Luminosity masks map the luminance of each pixel as a grayscale value in the mask. Because they are based on pixel-level data, their tones perfectly match the image and, as a result, are completely self-feathering. Any adjustment through these masks blends seamlessly into the image with no visible edges or borders.
Get the Basic V6 panel
to make luminosity masks
I started my work with luminosity masks in 2006. While the concept of luminosity masks existed since Photoshop started using masks, the process described in this tutorial for creating the different series of masks—Lights, Darks, Midtones—was the breakthrough that allowed their widespread adoption. Once these series are available, the different masks accurately target specific tones in the image making them a precision tool for adjustments and exposure blending. The concepts discussed in this tutorial have since been widely adopted, copied, and promoted throughout the photo community. Almost anyone who now writes or makes videos about luminosity masks still creates series of masks identical to those described here. So, much to my surprise, this tutorial turned out to be ground zero for the luminosity mask explosion that eventually engulfed digital photography. They have become such an integral part of post-processing that Adobe included luminosity masks in Light Room and Adobe Camera Raw starting in 2017.
My own work with pixel-based masks has continued and there is much more information on my blog including the method for making 16-bit luminosity masks. However, I've left this original tutorial pretty much as it was when I posted it in on November 13, 2006. It was actually the first tutorial I ever wrote, and even though the illustrations and layout are now somewhat dated, it still accurately describes the different series of masks that make luminosity masks so effective. I hope you find it useful and will check out my blog and the Panels & Videos page for additional information.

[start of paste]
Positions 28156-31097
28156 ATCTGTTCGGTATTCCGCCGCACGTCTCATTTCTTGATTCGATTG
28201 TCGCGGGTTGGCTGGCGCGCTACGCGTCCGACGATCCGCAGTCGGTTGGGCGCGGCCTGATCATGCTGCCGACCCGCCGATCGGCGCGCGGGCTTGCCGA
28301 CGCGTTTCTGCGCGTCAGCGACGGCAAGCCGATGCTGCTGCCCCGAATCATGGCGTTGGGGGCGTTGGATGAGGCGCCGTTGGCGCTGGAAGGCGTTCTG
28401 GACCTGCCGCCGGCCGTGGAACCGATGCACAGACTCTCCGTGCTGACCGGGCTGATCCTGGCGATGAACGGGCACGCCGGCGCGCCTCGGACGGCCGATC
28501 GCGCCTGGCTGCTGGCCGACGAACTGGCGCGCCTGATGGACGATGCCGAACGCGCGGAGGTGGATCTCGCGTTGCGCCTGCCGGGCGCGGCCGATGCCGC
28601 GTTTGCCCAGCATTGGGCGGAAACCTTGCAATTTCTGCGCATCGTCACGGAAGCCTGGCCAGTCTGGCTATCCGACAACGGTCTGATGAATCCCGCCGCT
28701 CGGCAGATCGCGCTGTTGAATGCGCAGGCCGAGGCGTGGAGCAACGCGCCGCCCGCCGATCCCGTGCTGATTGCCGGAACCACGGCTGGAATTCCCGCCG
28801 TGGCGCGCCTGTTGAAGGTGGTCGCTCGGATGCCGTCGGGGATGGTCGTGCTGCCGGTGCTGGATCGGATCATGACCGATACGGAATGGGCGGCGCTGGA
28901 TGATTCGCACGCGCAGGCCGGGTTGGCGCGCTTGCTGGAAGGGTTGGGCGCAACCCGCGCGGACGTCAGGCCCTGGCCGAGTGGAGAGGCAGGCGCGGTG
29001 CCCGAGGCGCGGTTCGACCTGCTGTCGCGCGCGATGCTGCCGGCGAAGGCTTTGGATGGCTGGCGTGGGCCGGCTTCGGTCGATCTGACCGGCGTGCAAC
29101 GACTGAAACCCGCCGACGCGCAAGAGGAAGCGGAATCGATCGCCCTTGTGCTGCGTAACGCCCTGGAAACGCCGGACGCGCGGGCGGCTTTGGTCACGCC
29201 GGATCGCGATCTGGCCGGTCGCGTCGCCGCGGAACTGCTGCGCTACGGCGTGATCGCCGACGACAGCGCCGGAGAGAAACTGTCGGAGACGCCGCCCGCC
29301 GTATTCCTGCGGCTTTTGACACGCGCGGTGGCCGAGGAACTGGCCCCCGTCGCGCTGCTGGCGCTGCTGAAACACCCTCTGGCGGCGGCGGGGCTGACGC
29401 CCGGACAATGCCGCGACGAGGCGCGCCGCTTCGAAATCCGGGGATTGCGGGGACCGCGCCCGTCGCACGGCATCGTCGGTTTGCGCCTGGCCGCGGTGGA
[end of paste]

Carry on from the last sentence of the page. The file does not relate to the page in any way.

Question: What are luminosity masks?
Answer: Luminosity masks target specific tones in the image during digital development. They are created by taking the luminance value of each pixel and assigning it a specific gray-scale value in the mask. So the basic luminosity mask is simply a gray-scale map of pixel luminance. Once this initial luminosity mask is available, it can be used to calculate a wide variety of different luminosity masks that target light, dark, and midtone values. And because luminosity masks are created from pixel-level data (luminance), they automatically and perfectly match tones in the image. This makes them completely self-feathering so that any adjustments through these masks blend seamlessly into the rest of the image.
Any image can be turned into a luminosity mask, like the one below.
Photoshop very easily calculates the luminance of each pixel and can output that data as a grayscale mask shown below.
This black and white version is the initial "Lights" luminosity mask for this image. As you can see, the mask is simply a gray-scale version of the image. However, as stated above, these gray-scale tones have been calculated to perfectly match the luminance value of each pixel, which is the fundamental principle underlying all luminosity masks, and this initial mask is only the beginning. This tutorial looks at how a wide range of luminosity masks can be created by starting with just this one mask.